The score on album has fared quite well in face to some of the other Leone scores. The original album came out in 1969 on LP and was subsequently re-pressed in CD form in 1989 by RCA Records, the album containing around 40 minutes of music. This was the only representation of the score for years until it was re-released significantly expanded in 2004 by BMG. This new edition offered an additional seven tracks to the previous 13 tracks and packaged it in a weird cardboard casing with no liner notes or any technical details. Also sound quality was not really top drawer stuff, regardless of the age of the score, making it a disappointing blessing. However, it was not longer than in 2006 that the score was again reissued, this time by the Italian GDM label, adding yet another seven tracks to rise the grand total to 27 tracks and all of them sequenced in film order. Sound quality was also much improved with fairly little hiss to be detected thanks to the tracks being pruned from the original stereo masters and while unfortunately there’s still no score information presented in the liner notes (it’s all just a bunch of pictures), this is by far the best presentation of the score todate. Bare note, however, that this 27 track version can only be bought from speciality outlets such as the German site Chris’ Soundtrack Corner for €16.95 (that’s where I bought it keep these transactions inside the EU instead of having to deal with dollars). The 2004 expanded version is easier to find, Amazon for example selling it at £5, which may be adequate to anyone not that specific about sound quality. The original album may just as well be forgotten in light of both expansions. But regardless of which version you’ll get, the score is a true masterpiece in the annals of spaghetti westerns and one of Morricone’s absolute best. Most definitely one to be found in any soundtrack collection. Highly recommended.

      Expanded 2006 album track listing

      1. Once Upon a Time in the West (3:46)
      2. The Man (1:02)
      3. The Grand Massacre (2:39)
      4. Arrival at the Station (0:55)
      5. Bad Orchestra (2:25)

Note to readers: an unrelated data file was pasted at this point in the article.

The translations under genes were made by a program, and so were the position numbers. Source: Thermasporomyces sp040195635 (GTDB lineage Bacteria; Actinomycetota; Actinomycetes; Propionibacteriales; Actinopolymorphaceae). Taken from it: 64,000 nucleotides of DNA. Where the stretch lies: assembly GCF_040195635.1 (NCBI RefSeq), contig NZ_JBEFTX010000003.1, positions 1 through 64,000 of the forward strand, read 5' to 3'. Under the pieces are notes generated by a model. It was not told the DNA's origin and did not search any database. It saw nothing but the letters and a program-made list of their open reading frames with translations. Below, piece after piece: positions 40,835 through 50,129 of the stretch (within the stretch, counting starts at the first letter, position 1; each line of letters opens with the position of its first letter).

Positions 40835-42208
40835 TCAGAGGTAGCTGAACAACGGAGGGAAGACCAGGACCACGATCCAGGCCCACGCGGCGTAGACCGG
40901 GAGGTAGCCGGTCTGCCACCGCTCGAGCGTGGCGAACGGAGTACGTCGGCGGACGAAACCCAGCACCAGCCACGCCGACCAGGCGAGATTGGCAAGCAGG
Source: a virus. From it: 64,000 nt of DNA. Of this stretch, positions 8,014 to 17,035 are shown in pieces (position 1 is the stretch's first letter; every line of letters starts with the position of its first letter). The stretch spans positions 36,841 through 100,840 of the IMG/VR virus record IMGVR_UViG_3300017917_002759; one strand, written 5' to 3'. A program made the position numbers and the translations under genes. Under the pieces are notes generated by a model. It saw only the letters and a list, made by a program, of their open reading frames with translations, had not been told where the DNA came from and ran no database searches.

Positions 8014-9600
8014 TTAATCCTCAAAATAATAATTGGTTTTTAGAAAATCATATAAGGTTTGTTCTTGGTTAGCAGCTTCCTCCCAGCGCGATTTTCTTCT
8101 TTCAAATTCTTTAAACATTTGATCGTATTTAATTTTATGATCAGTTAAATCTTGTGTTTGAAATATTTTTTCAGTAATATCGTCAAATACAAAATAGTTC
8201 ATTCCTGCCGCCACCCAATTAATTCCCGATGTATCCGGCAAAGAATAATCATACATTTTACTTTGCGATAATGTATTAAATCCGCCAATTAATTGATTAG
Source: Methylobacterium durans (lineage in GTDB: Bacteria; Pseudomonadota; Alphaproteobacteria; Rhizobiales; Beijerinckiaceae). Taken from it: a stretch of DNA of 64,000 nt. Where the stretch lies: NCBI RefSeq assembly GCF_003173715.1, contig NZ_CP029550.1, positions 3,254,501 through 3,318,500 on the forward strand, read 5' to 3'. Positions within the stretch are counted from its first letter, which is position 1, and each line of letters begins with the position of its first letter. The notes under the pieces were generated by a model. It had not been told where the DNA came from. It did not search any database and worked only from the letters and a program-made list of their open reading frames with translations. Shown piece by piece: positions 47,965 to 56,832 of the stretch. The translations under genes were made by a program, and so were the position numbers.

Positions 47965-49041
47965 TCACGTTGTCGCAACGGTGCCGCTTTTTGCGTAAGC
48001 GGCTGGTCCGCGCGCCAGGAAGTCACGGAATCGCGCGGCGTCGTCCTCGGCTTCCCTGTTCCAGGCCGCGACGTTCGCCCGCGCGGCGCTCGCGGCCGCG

6. Jill’s America (2:49)
      7. Harmonica (2:27)
      8. The First Tavern (1:40)
      9. A Bed Too Large (1:31)
      10. Jill (1:48)
      11. Frank (1:52)
      12. Cheyenne (1:16)
      13. The Second Tavern (1:34)
      14. The Third Tavern (1:20)
      15. Epilogue (1:15)
      16. On the Roof of the Train (1:19)
      17. Man with a Harmonica (3:30)
      18. A Dimly Lit Room (5:09)
      19. The Transgression (4:43)
      20. Return to the Train (0:56)
      21. Morton (1:36)
      22. Like a Judgement (3:07)
      23. Final Duel (3:35)
      24. Death Rattle (1:45)
      25. Birth of a City (4:24)
      26. Farewell to Cheyenne (2:39)
      27. Finale (4:10)

      Music Composed and Conducted by Ennio Morricone
      Performed by The Orchestra Unione Musicisti di Roma
      Chorus: I Cantori Moderni di Alessandroni
      Soprano: Edda dell’Orso
      Harmonica: Franco de Gemini
      Whistle: Alessandro Alessandroni
      1969 / RCA Records, 1989 (4736-2-R)
      BMG, 2004 (MCPS 82876589982)
      GDM Music, 2006 (GDM 2062)

      © berlioz, 2007


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    • Product Details

      Disc #1 Tracklisting
      1 Once Upon A Time In The West
      2 As A Judgement
      3 Cheyenne (Bonus Track)
      4 The Transgression
      5 Harmonica (Bonus Track)
      6 The First Tavern
      7 The Second Tavern
      8 The Third Tavern (Bonus Track)
      9 Jill (Bonus Track
      10 Man With A Harmonica
      11 A Dimly Lit Room
      12 Frank (Bonus Track)
      13 Bad Orchestra
      14 Morton (Bonus Track)
      15 Jill’s America
      16 The Man
      17 Epilogue (Bonus Track)
      18 Death Rattle
      19 Farewell To Cheyenne
      20 Finale